I bought a power planer at HF for $25 to see what it was like…and I liked the result. A mini-jointer in a way. It is actually possible to finish a wider board with it: do a strip the width of the blade, then come back at an angle using the back of the unit on the previously cut spot as a height reference.

The mill (as far as I know only one within about 75 miles) is about a 2-to-3 hr round trip. Ok for well defined projects; less so for ad hoc.

Runswithscissors, that Jet is nice, quick to change over, tied for best overall in Fine Woodworking. 500lb, $3400 with the cutter head, $2300 with blades…out of my range.

You are right, the 10” Rikon clearly trumps the Grizzly pieces. The Grizzly doesn’t add enough to justify its de facto $300 higher price. However, there are bookcase sides and bookcase and cabinet shelves that would be nice to have a 12” planer capability.

That trip to the mill is looking better and better….

View live4ever's profile

live4ever

983 posts in 1644 days


#6 posted 563 days ago

A planer sled can face-joint a board without any other work, yes. There are slightly different variations out there, but they all rely on supporting the twist of the board with wedges or hot glue drops, etc. such that the board doesn’t rock. Here is Keith Rust’s design:

http://www.finewoodworking.com/workshop/video/a-planer-sled-for-milling-lumber.aspx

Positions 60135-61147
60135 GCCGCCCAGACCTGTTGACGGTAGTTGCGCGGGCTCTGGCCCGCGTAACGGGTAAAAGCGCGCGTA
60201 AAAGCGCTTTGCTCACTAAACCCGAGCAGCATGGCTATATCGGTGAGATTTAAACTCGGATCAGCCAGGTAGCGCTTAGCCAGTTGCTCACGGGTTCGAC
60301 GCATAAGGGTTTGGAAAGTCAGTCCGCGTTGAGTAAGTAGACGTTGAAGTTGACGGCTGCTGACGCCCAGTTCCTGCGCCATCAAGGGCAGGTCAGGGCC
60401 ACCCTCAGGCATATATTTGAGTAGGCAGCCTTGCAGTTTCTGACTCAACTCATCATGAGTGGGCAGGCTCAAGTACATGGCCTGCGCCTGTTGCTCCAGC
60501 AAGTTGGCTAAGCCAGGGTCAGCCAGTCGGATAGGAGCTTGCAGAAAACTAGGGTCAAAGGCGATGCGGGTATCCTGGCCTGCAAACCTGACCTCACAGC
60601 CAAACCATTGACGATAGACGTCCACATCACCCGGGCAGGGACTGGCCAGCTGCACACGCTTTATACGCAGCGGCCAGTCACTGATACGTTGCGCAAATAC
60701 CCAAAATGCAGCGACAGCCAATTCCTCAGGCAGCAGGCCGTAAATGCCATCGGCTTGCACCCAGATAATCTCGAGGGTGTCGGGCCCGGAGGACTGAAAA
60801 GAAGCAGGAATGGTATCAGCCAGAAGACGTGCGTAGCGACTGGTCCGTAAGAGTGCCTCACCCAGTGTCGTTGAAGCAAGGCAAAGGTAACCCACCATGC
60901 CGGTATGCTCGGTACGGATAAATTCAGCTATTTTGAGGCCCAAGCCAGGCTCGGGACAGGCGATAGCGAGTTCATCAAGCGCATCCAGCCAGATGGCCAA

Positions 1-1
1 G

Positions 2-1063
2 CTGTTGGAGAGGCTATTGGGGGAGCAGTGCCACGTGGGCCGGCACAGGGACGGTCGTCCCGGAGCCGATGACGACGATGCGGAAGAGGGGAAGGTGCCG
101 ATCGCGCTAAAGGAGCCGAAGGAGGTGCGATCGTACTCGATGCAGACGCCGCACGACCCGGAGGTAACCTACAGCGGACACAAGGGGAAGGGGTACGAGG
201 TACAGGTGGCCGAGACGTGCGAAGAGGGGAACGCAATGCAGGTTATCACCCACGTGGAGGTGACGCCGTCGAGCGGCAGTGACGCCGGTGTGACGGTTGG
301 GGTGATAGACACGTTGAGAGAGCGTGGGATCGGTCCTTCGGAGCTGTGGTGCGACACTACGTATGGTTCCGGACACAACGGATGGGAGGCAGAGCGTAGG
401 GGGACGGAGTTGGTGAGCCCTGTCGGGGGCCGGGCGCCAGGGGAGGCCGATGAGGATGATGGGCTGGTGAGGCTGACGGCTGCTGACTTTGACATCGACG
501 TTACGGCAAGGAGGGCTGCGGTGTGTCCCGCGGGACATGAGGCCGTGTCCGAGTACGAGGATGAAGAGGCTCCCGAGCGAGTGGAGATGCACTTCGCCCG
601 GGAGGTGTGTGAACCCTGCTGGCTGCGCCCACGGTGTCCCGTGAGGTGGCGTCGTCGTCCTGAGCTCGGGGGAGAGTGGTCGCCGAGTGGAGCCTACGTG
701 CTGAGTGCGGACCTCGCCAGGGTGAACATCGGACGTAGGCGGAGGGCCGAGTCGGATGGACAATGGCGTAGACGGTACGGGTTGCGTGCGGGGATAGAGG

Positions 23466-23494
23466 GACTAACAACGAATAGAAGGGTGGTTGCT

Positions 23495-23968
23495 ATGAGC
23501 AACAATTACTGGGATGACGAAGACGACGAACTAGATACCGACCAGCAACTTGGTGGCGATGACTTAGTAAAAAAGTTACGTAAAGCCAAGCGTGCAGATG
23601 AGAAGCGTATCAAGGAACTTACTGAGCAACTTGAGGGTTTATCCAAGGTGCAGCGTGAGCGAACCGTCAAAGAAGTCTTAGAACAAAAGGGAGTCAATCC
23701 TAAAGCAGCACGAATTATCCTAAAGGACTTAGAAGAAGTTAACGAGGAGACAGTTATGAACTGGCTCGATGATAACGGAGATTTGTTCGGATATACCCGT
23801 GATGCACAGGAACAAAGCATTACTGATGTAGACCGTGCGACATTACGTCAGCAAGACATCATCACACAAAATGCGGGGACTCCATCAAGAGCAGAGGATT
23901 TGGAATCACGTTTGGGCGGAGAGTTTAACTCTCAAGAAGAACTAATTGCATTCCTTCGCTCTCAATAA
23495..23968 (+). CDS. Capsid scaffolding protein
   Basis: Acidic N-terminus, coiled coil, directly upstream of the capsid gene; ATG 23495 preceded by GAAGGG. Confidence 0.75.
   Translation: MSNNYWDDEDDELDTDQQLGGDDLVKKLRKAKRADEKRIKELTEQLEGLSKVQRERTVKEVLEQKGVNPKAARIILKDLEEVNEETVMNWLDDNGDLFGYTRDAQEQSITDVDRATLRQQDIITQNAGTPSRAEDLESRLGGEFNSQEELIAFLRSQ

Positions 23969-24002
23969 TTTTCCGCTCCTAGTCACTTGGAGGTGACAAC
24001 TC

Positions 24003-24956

-- Optimists are usually disappointed. Pessimists are either right or pleasantly surprised. I tend to be a disappointed pessimist.

View runswithscissors's profile

runswithscissors

909 posts in 659 days


#7 posted 563 days ago

Actually, I got my Jet JJP12 HH for $1800. It was a “scratch & dent” at the Jet/PM facility in Auburn, WA. They advertise S & D stuff from time to time on CL. It was a 2 1/2 or 3 hr. drive for me, but worth it. Had to pay sales tax, of course. That was last fall. Then, a few weeks later, they had another for $1895—but that one included a mobile base.

I never found a single scratch or dent on mine. The guys at the warehouse guessed it might have been a demo at a trade show, as there were a few planer chips in it.

I haven’t seen one now for a while. But I always check Seattle CL out of curiosity.

View DavidNJ's profile

DavidNJ

384 posts in 627 days


#8 posted 563 days ago

live4ever, that is one large, thick, heavy sled! Not sure how it handles a cupped board rather than a twisted board. He did some design stuff different then I would: bungee cord? I would have just floated the laterals on a 1/4 bolt with an unthreaded shank set into an insert and secured with a nut.

Making left and right supports would have handled a cupped board; the cross strips were making point contact anyway since the board isn’t flat and is rigid.

Instead of friction strips, he used stair tread material, a vertical board maybe 1/2” taller than the supports or even adjustable would have prevented the feed from dragging the board off the sled.